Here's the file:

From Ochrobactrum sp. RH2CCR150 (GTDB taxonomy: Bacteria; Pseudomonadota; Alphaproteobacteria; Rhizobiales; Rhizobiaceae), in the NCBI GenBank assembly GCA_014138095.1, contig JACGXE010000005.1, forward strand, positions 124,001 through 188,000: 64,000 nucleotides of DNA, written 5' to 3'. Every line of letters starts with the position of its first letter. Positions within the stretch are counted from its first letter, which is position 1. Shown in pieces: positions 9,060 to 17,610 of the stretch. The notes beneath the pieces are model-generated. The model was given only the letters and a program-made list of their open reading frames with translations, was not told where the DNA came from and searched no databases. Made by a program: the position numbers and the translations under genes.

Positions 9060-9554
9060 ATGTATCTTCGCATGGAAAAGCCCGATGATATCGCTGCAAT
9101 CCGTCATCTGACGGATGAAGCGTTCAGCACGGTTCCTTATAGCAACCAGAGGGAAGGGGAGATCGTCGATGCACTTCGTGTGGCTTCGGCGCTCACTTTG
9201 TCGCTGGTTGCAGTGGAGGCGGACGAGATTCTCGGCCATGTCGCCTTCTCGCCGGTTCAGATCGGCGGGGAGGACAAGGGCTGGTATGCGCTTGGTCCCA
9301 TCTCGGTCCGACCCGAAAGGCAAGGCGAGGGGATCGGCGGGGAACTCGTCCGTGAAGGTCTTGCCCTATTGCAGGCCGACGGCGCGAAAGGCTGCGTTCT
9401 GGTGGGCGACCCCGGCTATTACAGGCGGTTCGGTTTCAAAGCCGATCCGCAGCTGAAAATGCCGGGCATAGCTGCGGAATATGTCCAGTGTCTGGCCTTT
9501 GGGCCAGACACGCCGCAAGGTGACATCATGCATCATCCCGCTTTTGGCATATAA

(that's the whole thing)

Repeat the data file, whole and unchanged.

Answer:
From Ochrobactrum sp. RH2CCR150 (GTDB taxonomy: Bacteria; Pseudomonadota; Alphaproteobacteria; Rhizobiales; Rhizobiaceae), in the NCBI GenBank assembly GCA_014138095.1, contig JACGXE010000005.1, forward strand, positions 124,001 through 188,000: 64,000 nucleotides of DNA, written 5' to 3'. Every line of letters starts with the position of its first letter. Positions within the stretch are counted from its first letter, which is position 1. Shown in pieces: positions 9,060 to 17,610 of the stretch. The notes beneath the pieces are model-generated. The model was given only the letters and a program-made list of their open reading frames with translations, was not told where the DNA came from and searched no databases. Made by a program: the position numbers and the translations under genes.

Positions 9060-9554
9060 ATGTATCTTCGCATGGAAAAGCCCGATGATATCGCTGCAAT
9101 CCGTCATCTGACGGATGAAGCGTTCAGCACGGTTCCTTATAGCAACCAGAGGGAAGGGGAGATCGTCGATGCACTTCGTGTGGCTTCGGCGCTCACTTTG
9201 TCGCTGGTTGCAGTGGAGGCGGACGAGATTCTCGGCCATGTCGCCTTCTCGCCGGTTCAGATCGGCGGGGAGGACAAGGGCTGGTATGCGCTTGGTCCCA
9301 TCTCGGTCCGACCCGAAAGGCAAGGCGAGGGGATCGGCGGGGAACTCGTCCGTGAAGGTCTTGCCCTATTGCAGGCCGACGGCGCGAAAGGCTGCGTTCT
9401 GGTGGGCGACCCCGGCTATTACAGGCGGTTCGGTTTCAAAGCCGATCCGCAGCTGAAAATGCCGGGCATAGCTGCGGAATATGTCCAGTGTCTGGCCTTT
9501 GGGCCAGACACGCCGCAAGGTGACATCATGCATCATCCCGCTTTTGGCATATAA